Like

      • Mr. Bill
        August 16, 2017

        Excellent point, Chip [as always]. The reason I posed it the way I did is because at this point I am not sure that the 2017 version of Justin Verlander is an upgrade over any of our current play-off rotation of Dallas Keuchel, a healthy McCullers, McHugh, or Morton. I certainly do not want to be seen as publicly declaring him to be better than any of them while we are relying on them.

        Like

      • daveb7
        August 16, 2017

        Bill, the four guys you mention are all question marks as far as I’m concerned, whether from a health perspective or lack of experience in the post season. I’m encouraged by recent outings from Keuchel and McHugh, but not enough to be convinced they are going to be successful going foward. That’s why Verlander does not thrill me. Sure, if everyone else is healthy and peaking, add him if the prospect cost is not a killer. He might put us over the top. Again, I don’t care how much salary we pick up. But if our rotation is not very good, Verlander is not going to singlehandedly lead us to the promised land.. But last nights outing would not scare me away if I’m Luhnow. One more thing, if our GM is really working to make this deal happen, it could be with feedback from his boss. We sure don’t know what Crane is thinking.

        Like

      • Tim
        August 17, 2017

        Dave,

        I am basically of the same thinking. Why add Verlander if you don’t feel Keuchel and McCullers will be healthy? He is not the difference maker. I would prefer to add Verlander if Luhnow is comfortable our main 2 guys will be ready to go for the playoffs. Slotting Verlander at #3 and then either Morton or McHugh at #4 suddenly makes this team look a whole lot better.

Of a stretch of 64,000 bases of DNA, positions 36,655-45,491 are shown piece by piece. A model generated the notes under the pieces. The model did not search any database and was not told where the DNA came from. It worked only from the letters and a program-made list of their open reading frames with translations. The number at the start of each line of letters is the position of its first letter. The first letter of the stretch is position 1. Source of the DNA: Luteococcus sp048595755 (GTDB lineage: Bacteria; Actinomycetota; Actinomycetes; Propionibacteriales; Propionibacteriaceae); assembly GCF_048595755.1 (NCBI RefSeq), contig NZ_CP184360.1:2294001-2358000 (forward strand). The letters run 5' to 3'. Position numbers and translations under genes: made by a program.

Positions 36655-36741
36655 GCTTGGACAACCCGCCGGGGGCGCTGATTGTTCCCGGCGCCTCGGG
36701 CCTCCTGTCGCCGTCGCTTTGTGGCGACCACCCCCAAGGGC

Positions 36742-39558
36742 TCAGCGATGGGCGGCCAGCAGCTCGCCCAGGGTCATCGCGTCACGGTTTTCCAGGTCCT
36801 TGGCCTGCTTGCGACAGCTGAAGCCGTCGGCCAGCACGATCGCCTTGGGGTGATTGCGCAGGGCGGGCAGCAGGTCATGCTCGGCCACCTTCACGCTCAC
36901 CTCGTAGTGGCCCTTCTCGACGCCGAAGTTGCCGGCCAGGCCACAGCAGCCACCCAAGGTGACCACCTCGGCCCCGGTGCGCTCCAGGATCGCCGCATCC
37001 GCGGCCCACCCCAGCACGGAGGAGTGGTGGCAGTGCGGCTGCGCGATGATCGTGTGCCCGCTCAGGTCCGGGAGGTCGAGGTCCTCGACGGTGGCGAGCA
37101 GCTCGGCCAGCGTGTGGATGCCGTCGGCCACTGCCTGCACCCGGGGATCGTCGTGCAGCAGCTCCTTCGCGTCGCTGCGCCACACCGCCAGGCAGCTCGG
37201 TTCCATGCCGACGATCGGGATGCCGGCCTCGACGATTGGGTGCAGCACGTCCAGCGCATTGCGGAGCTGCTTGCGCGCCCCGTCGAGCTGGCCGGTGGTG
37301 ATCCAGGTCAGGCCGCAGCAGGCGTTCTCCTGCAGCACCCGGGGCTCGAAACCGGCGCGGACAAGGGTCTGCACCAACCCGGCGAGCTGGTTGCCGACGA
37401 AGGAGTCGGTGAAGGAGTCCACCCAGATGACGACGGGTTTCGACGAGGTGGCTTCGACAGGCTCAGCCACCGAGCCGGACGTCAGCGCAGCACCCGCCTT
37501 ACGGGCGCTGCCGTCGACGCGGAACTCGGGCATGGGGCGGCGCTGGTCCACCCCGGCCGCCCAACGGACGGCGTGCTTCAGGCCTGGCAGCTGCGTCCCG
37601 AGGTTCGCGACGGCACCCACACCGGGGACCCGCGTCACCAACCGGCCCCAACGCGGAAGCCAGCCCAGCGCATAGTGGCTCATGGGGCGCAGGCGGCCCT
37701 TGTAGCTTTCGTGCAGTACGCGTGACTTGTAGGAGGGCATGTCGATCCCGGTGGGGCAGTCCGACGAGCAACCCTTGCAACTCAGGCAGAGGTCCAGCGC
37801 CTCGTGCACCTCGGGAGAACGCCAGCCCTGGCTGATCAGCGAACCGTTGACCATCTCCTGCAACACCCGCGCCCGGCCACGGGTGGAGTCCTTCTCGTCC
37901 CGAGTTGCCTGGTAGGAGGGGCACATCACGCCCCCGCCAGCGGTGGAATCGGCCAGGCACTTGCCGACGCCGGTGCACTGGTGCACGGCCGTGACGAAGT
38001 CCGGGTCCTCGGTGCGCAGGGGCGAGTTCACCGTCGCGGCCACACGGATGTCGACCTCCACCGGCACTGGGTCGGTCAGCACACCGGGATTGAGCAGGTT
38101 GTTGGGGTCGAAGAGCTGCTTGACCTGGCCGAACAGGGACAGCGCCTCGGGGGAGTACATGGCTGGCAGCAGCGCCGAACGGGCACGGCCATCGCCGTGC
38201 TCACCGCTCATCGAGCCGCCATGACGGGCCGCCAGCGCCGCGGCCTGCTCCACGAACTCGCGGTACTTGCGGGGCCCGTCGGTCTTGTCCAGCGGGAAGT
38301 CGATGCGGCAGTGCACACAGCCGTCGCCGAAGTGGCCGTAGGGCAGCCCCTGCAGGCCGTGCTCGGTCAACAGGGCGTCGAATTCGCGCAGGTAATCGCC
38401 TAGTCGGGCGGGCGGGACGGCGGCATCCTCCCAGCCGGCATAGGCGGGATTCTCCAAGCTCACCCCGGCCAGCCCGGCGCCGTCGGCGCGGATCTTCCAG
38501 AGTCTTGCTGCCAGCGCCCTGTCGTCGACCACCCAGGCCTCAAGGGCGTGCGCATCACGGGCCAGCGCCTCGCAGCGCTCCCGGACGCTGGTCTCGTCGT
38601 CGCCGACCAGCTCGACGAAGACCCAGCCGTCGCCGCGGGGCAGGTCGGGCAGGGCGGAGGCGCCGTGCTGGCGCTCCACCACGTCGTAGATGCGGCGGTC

Like

    • sandy
      August 16, 2017

      Line like that may bring the price down if Detroit really wants to get rid of him?

      Like

  15. Kevin
    August 16, 2017

    I was for Verlander 6 weeks ago and haven’t changed, experienced, bull dog, winner, and healthy. The deal if done will not be prefect , we will loos someone we really like and pay more $$ than we want, reality of the deal, or stay pat and see how that works

    Like

  16. Chip Bailey
    August 16, 2017

    From a Detroit perspective, they will have more suitors in the off season. Detroit can afford to play the waiting game. The Astros are the team at the disadvantage right now. Detroit does not have to make a deal. And if, if, there is a deal, it won’t be the same deal as was discussed back in July.

    Like

    • Devin
      August 16, 2017

      I believe Verlander has a no trade clause. The number of suitors is likely limited to the number of teams he believes have a real chance at winning the world series.

      Like

      • Chip Bailey
        August 16, 2017

        Yes, it’s a full no-trade and he also has the option to opt out of the last two years if he agrees to a trade! So there’s that! Still, there would likely be more suitors in December than in August. And teams on the bubble or fringe could sweeten the pot for Verlander if necessary.

        ALL THAT SAID, the guy turns 35 before next opening day!

        Like

  17. Mr. Bill
    August 16, 2017

    43 games left in regular season 2017.

    Who will lead the pitching staff the rest of the way in:
    – innings pitched?
    – wins?
    – ERA?
    – WHIP?
    and
    – K/9?

    Like

  18. Mr. Bill
    August 16, 2017

    43 games left in regular season 2017.

    Over those games, who will lead the offense in:
    – BA?
    – OBP?
    – OPS?
    – HRs?
    – EBHs?
    – RBIs?

    Like

  19. Dan P
    August 16, 2017

    I was reading that Luhnow was on 790 KBM this morning and said a trade was very unlikely for a starter.

    Like

    • Kevin
      August 16, 2017

      I concur I would be shocked if any trade happens this year